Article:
It's a giant package of dog food. The nice post man asks about the sauna situation referring to the fact that we still can't control our heating and it's too hot during the day and too cold at night. Right, I need to call the landlord about that. He's been ignoring my emails for ten days. It's about time he answers me. I manage to get the dog food package out of the way and sit back down. Two minutes later, both door bells ring again. Another package... this time for downstairs. I really need to get some temporary labels onto the door bell until the landlord finally gets the real ones.

I look at the time. Fuck, it's past two already. I should call that one therapist who opens at 2 before they close again at 2.20. Why do therapists make it so hard to reach them? They all have different phone hours and they are all way too short, so you don't get through even if you get the right time frame.

The line rings. I wait, not expecting to actually get through. I'm already annoyed that no one picks up, when the receptionist finally does. I explain that I'm looking for therapy. "No, sorry, we don't offer therapy. The doctor has the necessary qualifications and we are on all the lists, but we don't actually offer therapy." Maybe they should alert the doctor's network that they don't offer therapy.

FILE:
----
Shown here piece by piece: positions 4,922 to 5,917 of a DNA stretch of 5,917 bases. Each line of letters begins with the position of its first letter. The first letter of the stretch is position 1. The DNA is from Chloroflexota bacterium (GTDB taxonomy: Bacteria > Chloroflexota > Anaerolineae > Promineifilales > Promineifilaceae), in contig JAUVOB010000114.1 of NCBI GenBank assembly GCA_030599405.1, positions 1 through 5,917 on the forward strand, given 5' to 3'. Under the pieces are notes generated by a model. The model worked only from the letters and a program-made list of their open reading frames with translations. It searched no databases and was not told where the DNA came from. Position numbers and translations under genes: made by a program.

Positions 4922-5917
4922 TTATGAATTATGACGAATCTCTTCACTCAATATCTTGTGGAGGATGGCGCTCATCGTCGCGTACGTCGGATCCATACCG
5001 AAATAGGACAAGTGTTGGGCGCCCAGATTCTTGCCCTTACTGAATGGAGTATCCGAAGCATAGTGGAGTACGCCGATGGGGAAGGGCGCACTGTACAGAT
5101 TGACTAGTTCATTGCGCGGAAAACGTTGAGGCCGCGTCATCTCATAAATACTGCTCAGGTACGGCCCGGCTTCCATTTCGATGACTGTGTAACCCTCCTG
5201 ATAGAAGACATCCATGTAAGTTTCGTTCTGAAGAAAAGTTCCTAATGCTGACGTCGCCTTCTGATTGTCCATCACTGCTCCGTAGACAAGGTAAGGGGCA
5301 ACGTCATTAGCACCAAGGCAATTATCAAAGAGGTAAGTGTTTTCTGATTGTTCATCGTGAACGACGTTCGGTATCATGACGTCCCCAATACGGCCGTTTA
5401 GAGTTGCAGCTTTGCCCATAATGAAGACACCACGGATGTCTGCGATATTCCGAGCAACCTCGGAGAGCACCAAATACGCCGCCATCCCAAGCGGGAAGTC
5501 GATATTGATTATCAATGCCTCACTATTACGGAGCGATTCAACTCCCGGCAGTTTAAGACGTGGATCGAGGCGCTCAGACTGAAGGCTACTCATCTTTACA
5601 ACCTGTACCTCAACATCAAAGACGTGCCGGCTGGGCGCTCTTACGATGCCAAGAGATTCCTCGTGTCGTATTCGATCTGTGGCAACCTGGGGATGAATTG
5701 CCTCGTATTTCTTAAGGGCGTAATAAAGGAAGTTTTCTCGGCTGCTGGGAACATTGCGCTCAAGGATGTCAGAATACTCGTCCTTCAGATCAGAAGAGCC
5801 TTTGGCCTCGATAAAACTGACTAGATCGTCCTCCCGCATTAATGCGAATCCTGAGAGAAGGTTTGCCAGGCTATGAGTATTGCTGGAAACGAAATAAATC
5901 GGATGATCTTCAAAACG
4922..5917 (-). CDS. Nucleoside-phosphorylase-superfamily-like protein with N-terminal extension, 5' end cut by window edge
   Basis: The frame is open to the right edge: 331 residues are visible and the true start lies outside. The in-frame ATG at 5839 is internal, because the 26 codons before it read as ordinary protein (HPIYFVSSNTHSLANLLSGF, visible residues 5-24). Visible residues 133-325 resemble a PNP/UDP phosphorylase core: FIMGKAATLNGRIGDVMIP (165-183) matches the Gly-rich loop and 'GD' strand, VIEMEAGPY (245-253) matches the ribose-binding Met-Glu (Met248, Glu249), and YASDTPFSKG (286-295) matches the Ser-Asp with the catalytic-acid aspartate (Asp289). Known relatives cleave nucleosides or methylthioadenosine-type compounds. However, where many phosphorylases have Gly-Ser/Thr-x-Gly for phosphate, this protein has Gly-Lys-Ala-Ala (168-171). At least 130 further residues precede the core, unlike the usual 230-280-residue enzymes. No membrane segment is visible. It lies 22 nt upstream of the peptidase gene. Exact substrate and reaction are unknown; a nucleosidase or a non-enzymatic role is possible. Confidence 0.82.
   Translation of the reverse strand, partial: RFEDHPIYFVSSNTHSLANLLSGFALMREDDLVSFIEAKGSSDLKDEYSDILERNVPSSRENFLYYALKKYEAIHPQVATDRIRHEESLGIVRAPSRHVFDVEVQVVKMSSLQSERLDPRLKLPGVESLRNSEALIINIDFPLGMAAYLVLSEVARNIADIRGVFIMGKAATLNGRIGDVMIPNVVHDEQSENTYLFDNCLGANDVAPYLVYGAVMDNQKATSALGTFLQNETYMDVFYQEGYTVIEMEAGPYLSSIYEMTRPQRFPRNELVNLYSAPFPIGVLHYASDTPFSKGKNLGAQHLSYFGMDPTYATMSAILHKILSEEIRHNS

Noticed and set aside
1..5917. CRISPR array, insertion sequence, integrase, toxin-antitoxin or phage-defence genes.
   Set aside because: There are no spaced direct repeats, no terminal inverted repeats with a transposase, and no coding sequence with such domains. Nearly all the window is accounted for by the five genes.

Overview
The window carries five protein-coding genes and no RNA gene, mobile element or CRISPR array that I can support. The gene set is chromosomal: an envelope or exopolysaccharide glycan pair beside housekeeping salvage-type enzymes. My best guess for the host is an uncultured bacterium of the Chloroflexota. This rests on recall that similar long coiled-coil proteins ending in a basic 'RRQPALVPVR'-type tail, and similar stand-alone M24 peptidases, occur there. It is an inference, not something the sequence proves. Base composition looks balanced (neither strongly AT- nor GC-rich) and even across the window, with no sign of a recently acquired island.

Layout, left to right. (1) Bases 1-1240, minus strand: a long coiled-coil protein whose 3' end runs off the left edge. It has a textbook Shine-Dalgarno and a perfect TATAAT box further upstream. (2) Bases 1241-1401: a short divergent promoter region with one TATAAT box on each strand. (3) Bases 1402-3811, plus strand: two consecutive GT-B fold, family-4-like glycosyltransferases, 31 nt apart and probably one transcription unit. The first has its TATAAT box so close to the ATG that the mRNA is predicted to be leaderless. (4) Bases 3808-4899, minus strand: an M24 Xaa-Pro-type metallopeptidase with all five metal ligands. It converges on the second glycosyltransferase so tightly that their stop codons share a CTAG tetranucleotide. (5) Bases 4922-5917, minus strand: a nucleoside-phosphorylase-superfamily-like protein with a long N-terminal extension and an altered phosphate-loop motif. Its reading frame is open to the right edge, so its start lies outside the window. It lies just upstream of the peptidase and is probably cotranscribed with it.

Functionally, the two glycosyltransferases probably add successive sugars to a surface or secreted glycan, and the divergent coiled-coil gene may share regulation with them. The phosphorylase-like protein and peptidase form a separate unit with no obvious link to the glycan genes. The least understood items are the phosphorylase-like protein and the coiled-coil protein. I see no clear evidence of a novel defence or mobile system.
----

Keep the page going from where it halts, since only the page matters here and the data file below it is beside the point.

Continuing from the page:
Back to what I was doing. What was I doing again? Oh right, writing. But wait, shouldn't I call the landlord. I might as well. I've already interrupted the writing, so what's the harm? I call the landlord and get a few excuses about being too busy. I manage not to yell at him and finally add a temporary name sign to the doorbells. It's progress but it's not what I had planned on doing today.

You are what you do. Well, then I'm a fucking secretary.

The left side of my abdomen hurts. Is it another ovarian cyst or just my brain being stupid again? The fact that my brain causes the symptoms doesn't make them less real. But it makes me feel stupid, like I'm just not able to cope and that's what's causing the entire mess. The guilt of having caused the symptoms with my mental health just adds another worry to the system and causes more physical symptoms. How will I get out of this cycle? And then there's the fact that everyone still thinks that I have endometriosis. I have a specialist appointment at the end of the month. Maybe it's related to that? Maybe it's not my brain after all. I get stuck in thinking about the cause of the pain instead of doing anything useful.